Project Management Software

Needs to handle Planning, Scheduling and Controlling

Project management is a specialized discipline derived from management. So we look at project management software in terms of how it meets three different management functions:

  • PLANNING
  • SCHEDULING
  • CONTROLLING
  • In Project KickStart versus Microsoft Project [MSP] , I related how two major project management software products had strengths and weaknesses, but both had a role to play, in the Planning and Scheduling functions of project management. And how we had run into problems when management wanted to use the Microsoft Project {MSP} project management software for Controlling.

    [Briefly, we could only use MSP for minimal tracking rather than detailed tracking because of the difficulty of getting complete data from other systems into MSP.]

    My three colleagues at the dinner table that night were all from technical - hardware and software - backgrounds so there was lots of debate about how and when the bridge would be built to get data into MSP [and any other project management software for that metter]. And we got to sharing notes about how each of us tracked our projects in the meantime, including what project management software we used. Turns out one had an incredibly elaborate system, almost an engineering marvel, but it took far too much time. The other two were having great difficulty with consistency between the time reported in the project accounting system and what they recorded in their informal tracking systems. And that showed up right when they were trying to get out their billings at month end. When I told them about my system and how little time it took, they almost didn't believe me, so I said "Well, tonight is the time I do my once-a-week update - you're welcome to watch me so you can see if I'm exaggerating or not."


    Sidebar

    We used my laptop from the hotel lobby with a temporary telephone connection to one of the hotel's lobby telephones.

    Sidebar


    It actually took me five minutes less than I had told them, and that included lost time with a balky telephone connection for my laptop. My "secret"?

    1. Once a week I accessed our project accounting system and loaded the time that I and my project staff had charged to each project into a spreadsheet [yup! Spreadsheet counts as project management software in our books!]. Straight manual copying, since a bridge hadn't been automated to transfer data out of the project accounting system. With an average of 4 staff per project and 3 projects there were at least 12 entries to copy, sometimes more if staff charged to more than one code. A big bonus in exchange for this nuisance of copying data? I knew right away if time charged to my projects was incorrect or incomplete and I could check with staff and accounting if changes were needed. Otherwise, when I came to bill at month end, things were right, and ready to go.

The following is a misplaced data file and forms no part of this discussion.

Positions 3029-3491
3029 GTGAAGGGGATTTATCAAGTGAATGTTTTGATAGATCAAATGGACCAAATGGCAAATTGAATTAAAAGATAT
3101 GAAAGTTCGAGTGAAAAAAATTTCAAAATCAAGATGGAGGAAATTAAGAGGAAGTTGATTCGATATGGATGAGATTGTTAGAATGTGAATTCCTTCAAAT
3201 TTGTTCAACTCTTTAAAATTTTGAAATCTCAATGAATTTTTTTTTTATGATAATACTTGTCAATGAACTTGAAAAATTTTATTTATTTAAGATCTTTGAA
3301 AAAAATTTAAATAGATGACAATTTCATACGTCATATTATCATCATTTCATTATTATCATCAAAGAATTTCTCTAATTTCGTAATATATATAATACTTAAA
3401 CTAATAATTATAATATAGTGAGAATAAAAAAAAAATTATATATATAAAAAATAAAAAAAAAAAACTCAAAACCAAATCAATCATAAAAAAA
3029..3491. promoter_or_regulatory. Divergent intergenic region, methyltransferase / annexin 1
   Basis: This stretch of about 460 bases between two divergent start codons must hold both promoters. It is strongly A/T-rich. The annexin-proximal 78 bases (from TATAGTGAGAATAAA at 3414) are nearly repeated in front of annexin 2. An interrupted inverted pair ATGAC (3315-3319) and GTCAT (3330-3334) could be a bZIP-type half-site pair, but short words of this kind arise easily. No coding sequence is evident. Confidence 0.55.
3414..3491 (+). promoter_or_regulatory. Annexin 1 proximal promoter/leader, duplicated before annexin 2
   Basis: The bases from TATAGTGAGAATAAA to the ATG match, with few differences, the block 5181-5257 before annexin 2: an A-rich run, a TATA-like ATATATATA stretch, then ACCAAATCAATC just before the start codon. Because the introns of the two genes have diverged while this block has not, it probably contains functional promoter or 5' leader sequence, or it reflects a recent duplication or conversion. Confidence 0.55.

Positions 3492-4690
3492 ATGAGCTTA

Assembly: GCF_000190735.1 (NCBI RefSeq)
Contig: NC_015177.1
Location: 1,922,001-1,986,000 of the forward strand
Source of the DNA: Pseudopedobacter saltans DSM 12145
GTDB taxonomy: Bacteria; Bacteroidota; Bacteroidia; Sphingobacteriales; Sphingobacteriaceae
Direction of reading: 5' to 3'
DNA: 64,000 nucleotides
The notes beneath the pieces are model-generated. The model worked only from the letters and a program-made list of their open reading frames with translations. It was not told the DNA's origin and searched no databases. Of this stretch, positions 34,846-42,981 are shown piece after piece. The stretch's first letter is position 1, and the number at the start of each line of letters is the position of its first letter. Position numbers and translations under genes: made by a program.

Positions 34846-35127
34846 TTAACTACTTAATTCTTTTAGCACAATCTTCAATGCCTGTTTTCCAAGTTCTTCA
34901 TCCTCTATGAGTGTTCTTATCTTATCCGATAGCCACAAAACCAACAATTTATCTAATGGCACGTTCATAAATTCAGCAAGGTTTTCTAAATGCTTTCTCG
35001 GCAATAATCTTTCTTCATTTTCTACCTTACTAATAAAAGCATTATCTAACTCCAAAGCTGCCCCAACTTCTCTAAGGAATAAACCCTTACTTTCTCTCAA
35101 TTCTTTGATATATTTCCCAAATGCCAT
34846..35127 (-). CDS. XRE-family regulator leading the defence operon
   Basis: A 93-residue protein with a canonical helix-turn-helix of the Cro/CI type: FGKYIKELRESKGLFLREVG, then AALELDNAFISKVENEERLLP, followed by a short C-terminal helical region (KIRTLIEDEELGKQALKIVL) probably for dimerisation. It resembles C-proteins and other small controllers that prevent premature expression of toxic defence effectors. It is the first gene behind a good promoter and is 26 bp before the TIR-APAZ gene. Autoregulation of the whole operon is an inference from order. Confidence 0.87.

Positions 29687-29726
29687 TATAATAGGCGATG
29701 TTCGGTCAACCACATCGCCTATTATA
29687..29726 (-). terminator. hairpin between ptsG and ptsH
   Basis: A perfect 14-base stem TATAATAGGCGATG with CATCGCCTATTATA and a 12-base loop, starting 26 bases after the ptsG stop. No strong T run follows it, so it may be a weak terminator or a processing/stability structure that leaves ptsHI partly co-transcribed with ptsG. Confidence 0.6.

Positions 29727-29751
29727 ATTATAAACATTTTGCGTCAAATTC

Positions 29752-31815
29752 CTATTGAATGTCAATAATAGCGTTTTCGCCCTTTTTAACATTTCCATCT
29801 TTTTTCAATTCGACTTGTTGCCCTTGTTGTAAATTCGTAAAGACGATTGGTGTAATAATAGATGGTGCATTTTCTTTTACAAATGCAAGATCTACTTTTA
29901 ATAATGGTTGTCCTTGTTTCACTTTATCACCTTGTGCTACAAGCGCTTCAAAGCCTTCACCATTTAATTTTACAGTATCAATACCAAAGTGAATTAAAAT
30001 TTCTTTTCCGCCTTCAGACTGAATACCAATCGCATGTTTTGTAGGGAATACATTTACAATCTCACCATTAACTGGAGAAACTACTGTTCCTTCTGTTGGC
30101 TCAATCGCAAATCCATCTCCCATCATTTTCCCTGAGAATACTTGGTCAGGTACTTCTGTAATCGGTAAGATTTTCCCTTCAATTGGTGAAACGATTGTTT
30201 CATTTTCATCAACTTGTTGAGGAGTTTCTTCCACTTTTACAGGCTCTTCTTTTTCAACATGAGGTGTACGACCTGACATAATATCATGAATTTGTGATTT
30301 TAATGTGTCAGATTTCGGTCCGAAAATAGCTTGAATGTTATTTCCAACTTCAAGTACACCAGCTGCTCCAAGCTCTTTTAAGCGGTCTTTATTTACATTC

2. The spreadsheet into which I copied the detail was set up to give me the weekly, monthly billing period and accumulated hours and dollars, by code.

    3. A different spreadsheet in the same workbook [we used Microsoft Excel, but the concept would work with most any spreadsheet product, even the free give-away ones] had the project phases and billing milestones from the project management software, as well as the budget for each. This was set up at the beginning of the project and updated with Change Orders throughout the project.

    For each billing month there were two columns: actual and billed. Often these were the same, but sometimes amounts could not be billed until a milestone was completed. Actual was linked to the monthly sub-total column from the data entry sheet, so it updated automatically. When I did the monthly billing, I kept the spreadsheet opened in my laptop and entered the amount billed into the Billed column.

    At a glance, this one spreadsheet gave me an overview of progress and the vital billing information.

    Besides making three really great friends, one of them now knew what to do with data he could mine from the project accounting database. The temporary bridge he built saved all four of us from copying data, went into widespread use within our organization, and for a while was shared with clients until the more elaborate bridge to MSP was finalized. And, there were now four of us who were very popular with the finance / accounting staff [our adjustments came in throughout the month in small quantities that were easy to handle instead of right at month end when it was hectic] and with the CFO [billings went out promptly and that is one of the big keys to cash flow!]

    So, some of the things to consider when you look for project management software...

    • Is the project management software capable of tracking activity and costs as well as planning and scheduling tasks? If not, it might be Project Planning Software and/or Project Scheduling Software .
    • If the project management software includes the ability to track activity and costs, will you be able to interface easily with your other time and accounting systems? Beware the added cost of having yet another stand-alone system!
    • A spreadsheet or even word processor [why not even paper and pencil?!] can also be effective project management software to track activity and costs for the controlling function.

    Need help with your project management? Spreadsheet or specialized package, David can help you use your project management software.





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    Project Scheduling Software